The risk of dying from liver cancer varies by race and ethnicity, particularly across subgroups of patients who are broadly defined as “Asian/Pacific Islander,” a new study suggests.
Researchers found that Vietnamese, Chinese, and Korean patients had a lower risk of dying from liver cancer, while Kampuchean and Laotian patients had a higher risk.
These findings were published in the Journal of the National Cancer Institute.
The population-based cohort study included data on 60,146 patients, ages 20 to 79 years, from the Surveillance, Epidemiology, and End Results Program. The patients were diagnosed with liver cancer between 2004 and 2018.
The researchers found that, overall, non-Hispanic Asian/Pacific Islander patients had increased odds of being diagnosed with stage III liver cancer but decreased odds of being diagnosed with stage IV liver cancer, when compared with non-Hispanic White patients.
The data also showed differences in the odds of stage IV liver cancer across Asian and Pacific Islander subgroups. For example, Laotian men had the highest odds of stage IV liver cancer (adjusted odds ratio [aOR], 1.95; 95% CI, 1.25-3.03), and Japanese women had the lowest odds (aOR, 0.49; 95% CI, 0.30-0.80).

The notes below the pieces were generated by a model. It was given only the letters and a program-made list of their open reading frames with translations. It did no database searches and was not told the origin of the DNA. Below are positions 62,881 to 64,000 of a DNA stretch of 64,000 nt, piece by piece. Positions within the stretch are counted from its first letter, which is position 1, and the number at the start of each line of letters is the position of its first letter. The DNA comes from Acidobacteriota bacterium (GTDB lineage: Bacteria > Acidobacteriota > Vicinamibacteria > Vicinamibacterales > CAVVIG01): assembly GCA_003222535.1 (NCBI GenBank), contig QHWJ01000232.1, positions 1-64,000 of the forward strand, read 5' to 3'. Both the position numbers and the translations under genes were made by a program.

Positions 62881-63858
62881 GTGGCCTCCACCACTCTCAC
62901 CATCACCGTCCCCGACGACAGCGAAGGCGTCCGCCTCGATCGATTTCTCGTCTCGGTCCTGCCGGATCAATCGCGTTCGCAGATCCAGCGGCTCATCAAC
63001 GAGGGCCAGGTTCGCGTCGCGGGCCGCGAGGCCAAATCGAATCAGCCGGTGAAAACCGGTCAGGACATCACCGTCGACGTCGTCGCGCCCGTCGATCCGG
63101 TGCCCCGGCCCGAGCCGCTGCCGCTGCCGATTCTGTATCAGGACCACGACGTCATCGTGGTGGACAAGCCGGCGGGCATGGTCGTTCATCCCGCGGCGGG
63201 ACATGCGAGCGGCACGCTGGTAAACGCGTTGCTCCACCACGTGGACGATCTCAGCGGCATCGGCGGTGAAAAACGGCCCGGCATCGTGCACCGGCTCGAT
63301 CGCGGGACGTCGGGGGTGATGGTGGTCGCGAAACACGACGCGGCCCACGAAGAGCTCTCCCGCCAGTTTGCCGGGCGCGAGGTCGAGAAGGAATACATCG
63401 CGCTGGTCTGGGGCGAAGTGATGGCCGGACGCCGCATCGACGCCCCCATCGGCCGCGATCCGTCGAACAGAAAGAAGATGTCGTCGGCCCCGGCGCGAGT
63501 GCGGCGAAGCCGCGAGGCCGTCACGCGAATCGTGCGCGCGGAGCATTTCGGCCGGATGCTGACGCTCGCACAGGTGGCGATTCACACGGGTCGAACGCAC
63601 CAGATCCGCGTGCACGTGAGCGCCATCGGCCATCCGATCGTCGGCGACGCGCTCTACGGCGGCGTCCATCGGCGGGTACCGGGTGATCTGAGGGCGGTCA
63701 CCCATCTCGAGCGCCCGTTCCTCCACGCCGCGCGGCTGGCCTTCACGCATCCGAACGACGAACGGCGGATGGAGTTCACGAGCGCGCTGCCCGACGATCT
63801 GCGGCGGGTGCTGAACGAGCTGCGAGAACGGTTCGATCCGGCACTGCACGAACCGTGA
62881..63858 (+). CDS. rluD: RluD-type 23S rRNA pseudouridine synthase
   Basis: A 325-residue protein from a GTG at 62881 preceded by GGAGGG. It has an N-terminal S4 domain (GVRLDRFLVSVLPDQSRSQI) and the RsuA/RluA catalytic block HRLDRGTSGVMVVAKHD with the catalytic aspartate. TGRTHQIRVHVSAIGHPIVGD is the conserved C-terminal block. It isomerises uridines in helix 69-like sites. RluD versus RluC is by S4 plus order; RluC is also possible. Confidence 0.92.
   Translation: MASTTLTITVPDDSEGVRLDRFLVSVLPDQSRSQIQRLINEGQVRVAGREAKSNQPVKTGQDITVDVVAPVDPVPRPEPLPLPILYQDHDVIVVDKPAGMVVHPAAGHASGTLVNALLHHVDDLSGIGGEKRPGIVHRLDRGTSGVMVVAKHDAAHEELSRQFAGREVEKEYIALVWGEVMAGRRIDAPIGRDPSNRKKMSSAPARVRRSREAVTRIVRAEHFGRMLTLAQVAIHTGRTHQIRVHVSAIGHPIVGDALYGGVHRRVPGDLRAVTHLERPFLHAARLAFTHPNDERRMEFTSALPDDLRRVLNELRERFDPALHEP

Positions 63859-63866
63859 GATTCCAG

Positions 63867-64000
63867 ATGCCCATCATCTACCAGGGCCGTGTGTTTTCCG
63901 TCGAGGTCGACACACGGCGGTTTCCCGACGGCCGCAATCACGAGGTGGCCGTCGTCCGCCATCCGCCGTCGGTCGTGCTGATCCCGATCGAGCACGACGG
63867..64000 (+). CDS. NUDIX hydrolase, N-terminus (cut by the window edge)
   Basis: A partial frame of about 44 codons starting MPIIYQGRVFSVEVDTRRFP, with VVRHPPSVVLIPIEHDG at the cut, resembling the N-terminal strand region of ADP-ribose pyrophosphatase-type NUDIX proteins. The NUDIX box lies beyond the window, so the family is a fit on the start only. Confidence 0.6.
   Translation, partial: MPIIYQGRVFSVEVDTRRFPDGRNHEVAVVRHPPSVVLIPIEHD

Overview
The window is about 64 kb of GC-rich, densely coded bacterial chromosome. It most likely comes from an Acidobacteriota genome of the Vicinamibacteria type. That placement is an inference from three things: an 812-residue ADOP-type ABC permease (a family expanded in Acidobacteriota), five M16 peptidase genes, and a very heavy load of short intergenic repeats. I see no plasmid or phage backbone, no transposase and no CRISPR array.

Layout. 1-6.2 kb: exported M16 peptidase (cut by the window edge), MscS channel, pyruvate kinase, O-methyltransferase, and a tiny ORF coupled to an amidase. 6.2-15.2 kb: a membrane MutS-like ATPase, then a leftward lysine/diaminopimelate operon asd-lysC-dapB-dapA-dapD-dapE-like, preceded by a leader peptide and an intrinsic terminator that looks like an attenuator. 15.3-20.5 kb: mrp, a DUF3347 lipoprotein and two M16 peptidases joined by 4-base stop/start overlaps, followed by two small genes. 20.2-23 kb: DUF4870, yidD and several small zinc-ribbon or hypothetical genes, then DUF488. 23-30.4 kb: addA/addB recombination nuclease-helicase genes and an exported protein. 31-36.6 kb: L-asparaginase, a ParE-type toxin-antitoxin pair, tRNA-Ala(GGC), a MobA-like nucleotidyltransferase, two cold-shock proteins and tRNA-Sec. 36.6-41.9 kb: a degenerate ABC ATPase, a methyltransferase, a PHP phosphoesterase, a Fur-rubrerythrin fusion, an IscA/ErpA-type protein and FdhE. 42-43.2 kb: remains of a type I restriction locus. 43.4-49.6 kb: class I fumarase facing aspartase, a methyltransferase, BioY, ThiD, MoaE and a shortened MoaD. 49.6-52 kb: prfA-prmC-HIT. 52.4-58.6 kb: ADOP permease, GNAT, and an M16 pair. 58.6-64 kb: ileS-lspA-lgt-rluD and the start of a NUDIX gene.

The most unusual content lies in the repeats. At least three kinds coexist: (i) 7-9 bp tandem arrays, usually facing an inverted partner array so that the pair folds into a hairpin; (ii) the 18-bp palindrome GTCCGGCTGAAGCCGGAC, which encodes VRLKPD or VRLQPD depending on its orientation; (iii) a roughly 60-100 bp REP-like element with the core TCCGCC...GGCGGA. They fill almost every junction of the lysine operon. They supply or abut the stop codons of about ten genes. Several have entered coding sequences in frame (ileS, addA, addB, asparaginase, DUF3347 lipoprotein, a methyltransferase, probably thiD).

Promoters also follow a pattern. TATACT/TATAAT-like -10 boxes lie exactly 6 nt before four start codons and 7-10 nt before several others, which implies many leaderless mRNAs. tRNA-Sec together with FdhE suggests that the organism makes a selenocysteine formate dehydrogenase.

As a whole, non-Hispanic Asian/Pacific Islander patients had a lower risk of liver cancer-specific death (adjusted hazard ratio [aHR], 0.88; 95% CI, 0.86-0.91), when compared with non-Hispanic White patients. However, there were differences across subgroups.
Compared with non-Hispanic White patients, Hispanic patients had lower odds of being diagnosed with stage IV liver cancer (aOR, 0.93; 95% CI, 0.87-0.98) and a lower risk of liver cancer-related mortality (data not provided).
Non-Hispanic Black patients, on the other hand, had 30% greater odds of being diagnosed with stage IV liver cancer, compared with non-Hispanic White patients. The risk of liver cancer-related death was also higher among non-Hispanic Black patients (aHR, 1.06; 95% CI, 1.03-1.10).
“Substantial variations in risk of advanced stage liver cancer and in risk of liver cancer mortality were observed by race and ethnicity, including considerable heterogeneity across individuals broadly defined as Asians and Pacific Islanders,” the researchers concluded. “Further efforts to understand the contributors to these disparities are needed in order to inform potential targeted screening and treatment interventions.”
Li DY, VoPham T, Tang M-TC, Li CI. Disparities in risk of advanced stage liver cancer and mortality by race and ethnicity. J Natl Cancer Inst. Published online May 12, 2022. doi:10.1093/jnci/djac097